You know that saying that it takes a village to raise a child? Well the same thing can be said of ALCTS. It takes a village of library students, paraprofessionals, librarians, and staff to make this association as relevant today as it was 60 years ago. For decades ALCTS has continued to stay active as the library landscape morphs in different directions. I’m glad to be a part of ALCTS history by doing my part in helping this organization continue to thrive for years to come.
I heard of ALCTS after getting my first library job as a library assistant in a cataloging department. I was an ALA member at the time, but seeing that cataloging was going to be my niche, I decided to see what ALA had that was in line with my professional interests. I soon came across the ALCTS website and thought this would be a good place to begin getting involved with the profession. That year I joined ALCTS and attended the 2013 ALA Midwinter Meeting in Seattle. During the conference I went to an ALCTS New Members Interest Group (ANMIG) meeting and met my first informal mentor, Debra Ryszka. Debbie was great in teaching me the ins and outs of the organization and recommended that I begin trying to join interest groups. Heeding her advice, I joined ANMIG and became the Member-at-Large officer for the group. I also filled out a volunteer form to serve on an ALCTS committee and got an intern position in the ALCTS Program Committee. It was intimating to be on a committee since there were librarians there who had full-fledged careers, but my intimidation went out the window when I found out how nice people were. As the years passed, I became more acquainted with both groups and joined another, the Technical Services Workflows Efficiency Interest Group, and I ended up being chair for all three (thankfully not at the same time!).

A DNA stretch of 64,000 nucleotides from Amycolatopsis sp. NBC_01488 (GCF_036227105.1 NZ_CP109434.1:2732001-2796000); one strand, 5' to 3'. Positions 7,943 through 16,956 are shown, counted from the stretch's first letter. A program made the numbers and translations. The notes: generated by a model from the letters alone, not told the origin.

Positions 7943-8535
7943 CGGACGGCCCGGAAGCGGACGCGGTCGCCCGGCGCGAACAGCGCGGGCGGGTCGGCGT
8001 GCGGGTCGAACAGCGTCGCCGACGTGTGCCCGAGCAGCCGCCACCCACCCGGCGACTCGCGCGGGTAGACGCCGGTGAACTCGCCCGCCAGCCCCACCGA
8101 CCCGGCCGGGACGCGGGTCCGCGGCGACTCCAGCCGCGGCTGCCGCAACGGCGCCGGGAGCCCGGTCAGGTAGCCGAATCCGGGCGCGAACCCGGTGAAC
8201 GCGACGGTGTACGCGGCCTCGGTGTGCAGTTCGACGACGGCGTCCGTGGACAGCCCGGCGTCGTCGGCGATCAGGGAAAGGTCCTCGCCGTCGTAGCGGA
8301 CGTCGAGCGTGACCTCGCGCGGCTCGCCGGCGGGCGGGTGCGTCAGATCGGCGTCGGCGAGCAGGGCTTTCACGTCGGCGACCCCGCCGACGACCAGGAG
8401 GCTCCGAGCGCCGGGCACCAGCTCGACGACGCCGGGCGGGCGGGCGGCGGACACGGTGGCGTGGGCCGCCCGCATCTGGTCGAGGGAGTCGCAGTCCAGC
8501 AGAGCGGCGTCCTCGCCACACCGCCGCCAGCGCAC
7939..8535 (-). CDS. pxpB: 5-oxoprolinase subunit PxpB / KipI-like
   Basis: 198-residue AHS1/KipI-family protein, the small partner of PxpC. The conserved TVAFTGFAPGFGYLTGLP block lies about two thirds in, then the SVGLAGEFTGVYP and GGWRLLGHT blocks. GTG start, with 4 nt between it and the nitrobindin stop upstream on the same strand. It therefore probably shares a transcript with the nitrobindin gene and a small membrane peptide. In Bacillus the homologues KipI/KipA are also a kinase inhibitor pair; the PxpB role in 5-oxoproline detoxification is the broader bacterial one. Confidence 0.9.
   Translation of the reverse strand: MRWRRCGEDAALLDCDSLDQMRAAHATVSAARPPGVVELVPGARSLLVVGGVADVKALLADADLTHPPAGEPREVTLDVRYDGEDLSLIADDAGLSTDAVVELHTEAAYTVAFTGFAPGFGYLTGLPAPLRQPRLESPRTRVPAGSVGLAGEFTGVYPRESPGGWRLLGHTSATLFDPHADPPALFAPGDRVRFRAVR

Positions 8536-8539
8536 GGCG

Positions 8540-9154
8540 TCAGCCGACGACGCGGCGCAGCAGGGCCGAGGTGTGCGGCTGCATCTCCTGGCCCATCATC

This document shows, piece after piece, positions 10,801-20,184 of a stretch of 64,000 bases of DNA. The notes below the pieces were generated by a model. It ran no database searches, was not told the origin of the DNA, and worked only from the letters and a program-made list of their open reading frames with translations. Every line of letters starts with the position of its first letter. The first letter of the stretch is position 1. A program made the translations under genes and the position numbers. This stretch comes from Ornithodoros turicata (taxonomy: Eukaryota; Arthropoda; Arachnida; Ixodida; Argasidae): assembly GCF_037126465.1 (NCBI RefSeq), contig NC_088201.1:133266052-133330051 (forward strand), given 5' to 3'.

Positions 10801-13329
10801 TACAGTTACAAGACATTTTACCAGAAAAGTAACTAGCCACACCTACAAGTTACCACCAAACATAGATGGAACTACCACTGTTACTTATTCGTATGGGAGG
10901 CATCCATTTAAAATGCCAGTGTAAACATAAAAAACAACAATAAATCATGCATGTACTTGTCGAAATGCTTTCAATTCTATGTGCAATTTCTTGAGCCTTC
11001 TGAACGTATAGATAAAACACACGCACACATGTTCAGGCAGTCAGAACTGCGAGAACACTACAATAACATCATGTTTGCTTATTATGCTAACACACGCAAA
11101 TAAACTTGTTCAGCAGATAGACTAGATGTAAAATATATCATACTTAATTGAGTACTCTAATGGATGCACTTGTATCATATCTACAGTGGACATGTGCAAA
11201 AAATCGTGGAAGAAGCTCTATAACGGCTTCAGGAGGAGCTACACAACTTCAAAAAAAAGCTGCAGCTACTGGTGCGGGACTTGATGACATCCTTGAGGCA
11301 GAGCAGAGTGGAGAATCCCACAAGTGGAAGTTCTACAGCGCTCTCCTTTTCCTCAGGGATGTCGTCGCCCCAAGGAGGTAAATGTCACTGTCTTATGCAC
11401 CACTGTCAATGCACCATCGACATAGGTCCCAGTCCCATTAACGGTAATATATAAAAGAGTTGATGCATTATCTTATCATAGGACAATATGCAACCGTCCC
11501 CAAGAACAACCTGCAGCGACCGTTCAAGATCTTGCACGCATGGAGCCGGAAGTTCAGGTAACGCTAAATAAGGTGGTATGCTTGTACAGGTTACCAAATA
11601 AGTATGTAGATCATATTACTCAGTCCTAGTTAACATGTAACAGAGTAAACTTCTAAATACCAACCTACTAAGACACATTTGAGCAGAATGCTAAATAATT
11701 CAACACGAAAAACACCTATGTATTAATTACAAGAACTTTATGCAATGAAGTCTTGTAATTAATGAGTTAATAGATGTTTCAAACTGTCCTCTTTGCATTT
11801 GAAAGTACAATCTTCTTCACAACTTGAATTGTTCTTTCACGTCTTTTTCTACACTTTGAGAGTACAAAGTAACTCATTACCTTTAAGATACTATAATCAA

I have been fortunate enough to serve ALCTS in various capacities, and through the work I have done with the organization I feel I have been able to make an impact in ALCTS. For example, while co-chair of ANMIG, we drafted a proposal that helped assess the feasibility and need for an ALCTS mentoring program. Through the work we did in this proposal, a formal mentoring program was created, and I am now enjoying the benefits of this program, as both a mentee and mentor. It’s great to see that the work you do causes a chain reaction and affects the organization. Now in my new role as an intern on the Library Resources and Technical Services (LRTS) Editorial Board, I have enjoyed reading and commenting on articles being proposed by fellow ALCTS members for the journal. Through the committee and interest group work I have done for the association I have learned skills in leadership, project management, and collaboration, all of which have come in handy for my career.
Besides all the service opportunities that are offered in ALCTS, you cannot forget the content it puts out for the profession. As a member of the Program Committee, I know we work hard to find programs that are pertinent and timely. ALCTS offers various ways for members to learn and discuss the latest trends in our field, from webinars to e-forums. That’s why I appreciate ALCTS—besides having plenty of opportunities for members to play a role in the organization, it also works towards helping us gain the skills needed to be the best professionals we can be. If you don’t mind getting to work and want to make an impact on the profession, you have come to the right place. So, what are you waiting for? Roll up those sleeves and join ALCTS!
Hayley Moreno is a Database Specialist for OCLC’s WorldCat Metadata Quality team. When not pondering on cataloging conundrums she enjoys the outdoors and traveling. She tweets @hayleym1218.